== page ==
We've all been there—days, or even weeks, where we've lost "it." It = motivation, inspiration, passion, etc.

Real Talk: no matter if you're in your dream job or not, you will have seasons where you've lost motivation. When you’re in a slump, you don’t produce your best work and may become disengaged from the tasks that used to excite you. It doesn't necessarily mean it's time to look for another job. Maybe it does, but that's a separate post.

Here are seven of my own personal tactics to pull myself out of the rut and re-energize my passion:

1. Read/Podcast

Find an inspirational, work-related, podcast or book. I generally pick an area I need motivation in i.e. Leadership, Marketing, Customer Success, etc. Just one sentence of the book can spark a new idea.

2. Connect with a colleague

Do something fun with a colleague; culture creates appreciation.

3. Just Do It

Instead of waiting around, willing myself to feel motivated, I'll try to just go ahead and start doing the work I know I need to do. I dive into the project and trust that the focus will be what I need.

4. Evaluate

I take some time to think about what got me into this rut in the first place. Trying to pinpoint when I first started feeling "off," and consider what may have triggered the change. Identifying things like: feeling unappreciated, not having leadership buy-in, etc. helps me to identify the why. Then I usually talk it through with a trusted mentor.

5. Brainstorm

I'm a goal-oriented, fast-paced, worker. I like setting goals and working towards them. If I'm feeling particularly "rutty" I know I've either accomplished my goals OR am not excited about them. So, I will find some time to "dream" about what I would like to accomplish — no obstacles in my path. Then write out how I could achieve them. Note: Office Hours, The Matrix/Communication funnel, even some of my most “liked” blog posts all came from brainstorming sessions.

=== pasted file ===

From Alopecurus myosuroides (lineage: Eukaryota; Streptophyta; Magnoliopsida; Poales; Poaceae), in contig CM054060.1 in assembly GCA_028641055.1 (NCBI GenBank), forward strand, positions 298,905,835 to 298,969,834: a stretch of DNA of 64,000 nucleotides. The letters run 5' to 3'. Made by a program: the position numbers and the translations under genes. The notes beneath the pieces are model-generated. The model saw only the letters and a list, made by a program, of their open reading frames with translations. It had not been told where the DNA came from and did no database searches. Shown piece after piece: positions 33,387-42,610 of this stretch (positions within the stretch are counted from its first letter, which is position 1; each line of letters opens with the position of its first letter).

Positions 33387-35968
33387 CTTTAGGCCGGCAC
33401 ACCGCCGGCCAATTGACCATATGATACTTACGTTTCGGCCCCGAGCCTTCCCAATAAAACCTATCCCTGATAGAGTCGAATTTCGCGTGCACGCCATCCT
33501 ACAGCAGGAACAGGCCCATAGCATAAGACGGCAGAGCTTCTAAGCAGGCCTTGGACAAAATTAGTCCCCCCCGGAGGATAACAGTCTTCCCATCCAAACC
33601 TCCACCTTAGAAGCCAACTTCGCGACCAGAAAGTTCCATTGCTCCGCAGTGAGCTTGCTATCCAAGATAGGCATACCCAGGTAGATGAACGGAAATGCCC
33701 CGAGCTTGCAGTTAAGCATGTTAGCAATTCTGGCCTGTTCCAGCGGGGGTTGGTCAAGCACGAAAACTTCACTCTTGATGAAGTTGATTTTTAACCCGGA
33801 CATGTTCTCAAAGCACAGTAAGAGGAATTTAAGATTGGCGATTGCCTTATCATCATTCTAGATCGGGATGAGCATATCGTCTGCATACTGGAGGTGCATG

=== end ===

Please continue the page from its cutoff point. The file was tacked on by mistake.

6. Being Grateful

Nine times out of 10 when I'm in a rut, it's because I'm thinking of all the things wrong with my job/company etc. So, I keep a running list of all the things I'm thankful for. It's amazing when I sit and talk with friends who hate their job how the list of what I'm thankful for grows.

7. Get Some Training

Learning something new usually sparks creativity. Find a trailhead trail to complete, an online course, or a nearby conference to go to.

No matter what the cause of your rut, you are capable of rising above it. Take the time you need to evaluate why you found yourself in the situation to begin with, use your goals to rekindle motivation, train yourself to focus, and identify the decision you’ve been avoiding so you can act.